I haven't kept up the with situation in Jena, LA very well as this is my week on night shift schedule. From some things I have read, many people are confused over the actual problem in Jena.
And it isn't just Jena. It is everywhere, in every state.
Many think that the protesters want the "Jena 6" to be set free. Not so. They want a fair charge to be brought against them.
But all that happened in Jena didn't really surprise me. Sickened and saddened me, yes, but surprise? Sadly, no.
What did shock me was what happened in Alexandria. And what didn't happen shocked me even more.
Two young men tied a noose to the back of a pickup truck, loaded the truck with a shotgun and brass knuckles and went driving through the crowds gathering for the protest.
Before you shrug and dismiss these men as "ignorant" or "young" or "foolish", stop and think. What do you think a noose means to a black American?
Not some long ago vision of lynchings carried out way back when, in the old days.
Come with me. Picture yourself driving along a country road with a friend. You see a black man walking along the road. You stop, perhaps offering a ride. The man accepts.
You and your friend get out.
Put your hands on this man.
You ball your hand into a fist and beat him.
As he struggles you tie a noose around his ankles.
You get in your truck and drive.
Perhaps laughing at his screams.
Perhaps laughing at his vain struggles to lift his head from the pavement.
Did you laugh when his arm was ripped from his body?
Did you laugh when his head was ripped from his body?
Did it seem like fun? Good times?
Did it seem he deserved it? For being black?
Did you leave what was left of his body in front of a church because you thought God approved?
Can you feel the vile sickness of the mind that must be there to even think about this without revulsion?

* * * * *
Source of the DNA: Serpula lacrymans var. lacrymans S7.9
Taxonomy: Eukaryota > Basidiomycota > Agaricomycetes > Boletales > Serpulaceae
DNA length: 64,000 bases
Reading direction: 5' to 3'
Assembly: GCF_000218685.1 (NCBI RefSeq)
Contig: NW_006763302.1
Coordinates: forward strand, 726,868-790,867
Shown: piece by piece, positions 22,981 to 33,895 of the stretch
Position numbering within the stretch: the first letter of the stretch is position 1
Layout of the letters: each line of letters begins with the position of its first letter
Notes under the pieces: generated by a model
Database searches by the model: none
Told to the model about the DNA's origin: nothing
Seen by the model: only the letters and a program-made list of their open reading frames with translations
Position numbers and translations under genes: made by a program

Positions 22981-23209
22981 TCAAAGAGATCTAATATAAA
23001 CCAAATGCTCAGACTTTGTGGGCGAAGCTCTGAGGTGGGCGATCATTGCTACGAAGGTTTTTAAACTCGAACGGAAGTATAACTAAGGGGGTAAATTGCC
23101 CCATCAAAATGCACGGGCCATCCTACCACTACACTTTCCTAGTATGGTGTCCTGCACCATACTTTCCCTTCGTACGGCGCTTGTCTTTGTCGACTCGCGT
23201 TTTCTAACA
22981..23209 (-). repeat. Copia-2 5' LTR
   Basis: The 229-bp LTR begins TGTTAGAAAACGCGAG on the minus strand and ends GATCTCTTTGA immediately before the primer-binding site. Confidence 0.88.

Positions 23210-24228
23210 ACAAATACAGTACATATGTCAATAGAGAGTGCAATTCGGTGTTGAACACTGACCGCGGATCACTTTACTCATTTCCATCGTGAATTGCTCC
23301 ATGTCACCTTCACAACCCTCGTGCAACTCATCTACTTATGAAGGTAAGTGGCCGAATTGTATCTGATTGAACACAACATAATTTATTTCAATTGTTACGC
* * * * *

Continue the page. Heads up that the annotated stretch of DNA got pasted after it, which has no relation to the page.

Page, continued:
Those two young men in Alexandria, LA are as sick as the men who drug James Byrd, Jr to his gruesome death in Jasper, Texas in the late 1990's. Not 1890. 1990.
That sickness is taught. Taught from a young age. People grow up listening to the diseased rantings of their parent, grandparents, relatives and friends. It becomes their normal.
Then two young men think it their right to invoke the image of a black man more than brutally murdered for the color of his skin. They think it is their sacred duty to scare people into silence.
And it works. With the white community. Do we stand up and speak out against this? Did the actions of these two very sick people move us to stand with the protesters? To admit that racism still exists in its ugly, vicious, murderous form? That racism isn't just a matter of not liking someone based on skin tone, but actually a rabid, frothing at the mouth hatred that kills people? And if it doesn't kill their physical body, it kills hopes and dreams and belief in their value as American citizens?
It is time for the silent majority to stand and say no.
Thor sez: That makes me mad!